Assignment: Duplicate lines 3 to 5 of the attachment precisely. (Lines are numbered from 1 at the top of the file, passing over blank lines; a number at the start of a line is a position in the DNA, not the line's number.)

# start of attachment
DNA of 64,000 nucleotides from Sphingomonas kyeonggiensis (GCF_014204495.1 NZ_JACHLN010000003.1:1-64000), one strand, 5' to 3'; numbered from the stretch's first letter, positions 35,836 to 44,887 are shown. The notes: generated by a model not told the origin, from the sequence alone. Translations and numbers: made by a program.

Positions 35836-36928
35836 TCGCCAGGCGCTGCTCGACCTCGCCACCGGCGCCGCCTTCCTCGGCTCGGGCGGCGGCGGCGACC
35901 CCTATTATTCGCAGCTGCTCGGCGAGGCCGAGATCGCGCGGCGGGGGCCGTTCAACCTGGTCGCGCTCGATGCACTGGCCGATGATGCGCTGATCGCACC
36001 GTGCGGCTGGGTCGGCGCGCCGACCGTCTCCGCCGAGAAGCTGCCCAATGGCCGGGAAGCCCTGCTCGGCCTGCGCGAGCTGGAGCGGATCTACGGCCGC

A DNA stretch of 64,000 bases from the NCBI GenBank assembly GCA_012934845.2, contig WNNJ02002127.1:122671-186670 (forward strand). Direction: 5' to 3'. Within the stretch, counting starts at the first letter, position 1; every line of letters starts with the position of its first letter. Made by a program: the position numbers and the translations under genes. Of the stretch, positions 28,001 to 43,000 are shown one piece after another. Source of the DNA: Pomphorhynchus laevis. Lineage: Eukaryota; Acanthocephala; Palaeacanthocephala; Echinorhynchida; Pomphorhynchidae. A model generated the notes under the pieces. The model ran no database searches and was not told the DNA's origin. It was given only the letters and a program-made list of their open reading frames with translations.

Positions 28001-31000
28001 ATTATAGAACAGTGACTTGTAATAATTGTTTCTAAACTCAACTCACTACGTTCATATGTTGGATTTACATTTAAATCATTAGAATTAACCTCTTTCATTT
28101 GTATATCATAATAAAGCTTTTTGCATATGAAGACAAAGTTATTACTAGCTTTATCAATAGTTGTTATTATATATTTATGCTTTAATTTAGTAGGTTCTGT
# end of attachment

35836 TCGCCAGGCGCTGCTCGACCTCGCCACCGGCGCCGCCTTCCTCGGCTCGGGCGGCGGCGGCGACC
35901 CCTATTATTCGCAGCTGCTCGGCGAGGCCGAGATCGCGCGGCGGGGGCCGTTCAACCTGGTCGCGCTCGATGCACTGGCCGATGATGCGCTGATCGCACC
36001 GTGCGGCTGGGTCGGCGCGCCGACCGTCTCCGCCGAGAAGCTGCCCAATGGCCGGGAAGCCCTGCTCGGCCTGCGCGAGCTGGAGCGGATCTACGGCCGC